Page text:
The history of video game movie and television adaptations is a history of punishing failure, in which even the best examples of the medium – films like Warcraft, Mortal Kombat and Silent Hill – are merely decent genre flicks (and even that’s pretty debatable). But video game companies and movie studios keep trying anyway. So we’re hardly surprised to learn that Activision Blizzard is finally making plans to convert their mega-successful Call of Duty video game franchise into feature films and television.
We are, however, a little surprised that Activision Blizzard is currently planning a huge cinematic universe, comprising movie and television, spanning multiple eras of warfare and multiple perspectives on the wars themselves. Sure, fans of the Call of Duty games may be stoked about the prospect, but isn’t that counting a whole farm full of eggs before they’re hatched?
Stacey Sher and Nick van Dyk are the co-presidents of Activision Blizzard Studios. In a recent interview with The Guardian they laid out their ambitious new plans.
“We have plotted out many years,” Stacey Sher said. “We put together this group of writers to talk about where we were going. There’ll be a film that feels more like Black Ops, the story behind the story. The Modern Warfare series looks at what it’s like to fight a war with the eyes of the world on you. And then maybe something that is more of a hybrid, where you are looking at private, covert operations, while a public operation is going on.”
Stacey Sher and Nick van Dyk claim that the films and TV shows won’t adapt existing stories. Instead, van Dyk says, “It’s going to have the same sort of high-adrenaline, high-energy aesthetic as the game, but it’s not a literal adaptation. It’s a much more broad and inclusive, global in scope … a big, tentpole Marvel-esque movie.”
The Call of Duty cinematic universe is relatively far along. Research has been conducted and scripts have reportedly already been written. Stacey Sher and Nick van Dyk say they are looking at the models that Disney is using for their Marvel Cinematic Universe and Star Wars franchises to determine what does and doesn’t work.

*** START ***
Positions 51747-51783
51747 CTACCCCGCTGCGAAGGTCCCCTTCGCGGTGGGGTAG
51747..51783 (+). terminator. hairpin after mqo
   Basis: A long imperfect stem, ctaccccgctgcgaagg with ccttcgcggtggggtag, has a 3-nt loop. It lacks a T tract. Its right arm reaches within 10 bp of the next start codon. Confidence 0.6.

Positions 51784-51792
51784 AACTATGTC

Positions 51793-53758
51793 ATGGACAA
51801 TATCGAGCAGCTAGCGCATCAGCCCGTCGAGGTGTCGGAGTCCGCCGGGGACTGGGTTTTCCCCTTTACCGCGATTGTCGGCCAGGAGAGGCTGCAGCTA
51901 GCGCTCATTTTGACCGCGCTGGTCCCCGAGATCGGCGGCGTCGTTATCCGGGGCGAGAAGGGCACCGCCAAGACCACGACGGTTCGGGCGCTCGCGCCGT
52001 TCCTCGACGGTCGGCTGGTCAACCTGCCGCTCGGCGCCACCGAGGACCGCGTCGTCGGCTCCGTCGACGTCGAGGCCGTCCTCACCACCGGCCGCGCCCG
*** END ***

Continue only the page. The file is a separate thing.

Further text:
“If you look at Marvel, they started working when you had Robert Downey Jr as Iron Man, and real film-makers on board as well,” Sher added. “What I think made The Avengers so great was the writing and directing. You cared about those characters.”
Stacey Sher makes an excellent point. Without great characters a “cinematic universe” of Call of Duty movies would be indistinguishable from just a bunch of war movies. If you think about it, any war movie based on real events is technically in the same “cinematic universe.” Both Saving Private Ryan and The Thin Red Line both take place during World War II, after all. One could argue that American Sniper and The Hurt Locker take place in the same cinematic universe as well.
In other words, the connective tissue between these films needs to be very strong if Activision Blizzard is going to justify calling their output a “cinematic universe.” If there isn’t a unique approach to the storytelling, and if there aren’t exciting characters that connect the films and shows, then Activision Blizzard is just slapping their name on real-life wars.
And that might not seem so bad but imagine if it had already happened. Would it have really been respectful to Black Hawk Down if they had called it Call of Duty: Black Hawk Down? Would you even be able to call it a video game adaptation?
Sure, the video games often tackle disparate events and characters but the connective tissue between the games goes beyond their content. The gameplay mechanics are a huge part of why the Call of Duty games sell so well. The plot doesn’t have to work terribly well, and the characters don’t have to be particularly fascinating. The gamer is shelling out money for the immediacy of the gameplay, the experience of the action.
That system works great for games, but movies don’t have the same versatility. Nobody ever said “Monster Trucks had a laughable plot and ridiculous characters, but that doesn’t matter because the multiplayer is so good.” There’s no functionality beyond subjective engagement. So the plots have to be interesting. The characters have to be great.
So until we know whether the plots are interesting and the characters are great, the plan to start a Call of Duty cinematic universe isn’t terribly interesting, unless you are blindly loyal to the brand and assume everything that comes out of it must by definition be good. And we’ve seen time and time again that blind faith that video game adaptations will be good rarely (if ever) pays off.
It’s actually hard, when you really stop and think about it, to get terribly excited about a movie studio announcing they’re going to make a bunch of war movies with plots and characters you know nothing about. Just imagine if that was the approach that was taken here. Imagine if Paramount had announced an ambitious cinematic universe set during various wars, based on no characters the audience was familiar with, without any filmmakers attached. Would that set social media on fire?
No? Then why would it mean anything that the words “Call of Duty” are getting slapped on them, especially from a studio with hardly any track record to speak of?
Obviously – OBVIOUSLY – we don’t know how these Call of Duty movies will turn out. They could be fantastic. (Heck, they might not even come out at all.) But it’s important to keep our expectations tempered. If they turn out great, that’s great. If not, we won’t have that stinging disappointment that comes from getting our hopes run through the shredder by a video game adaptation. AGAIN.
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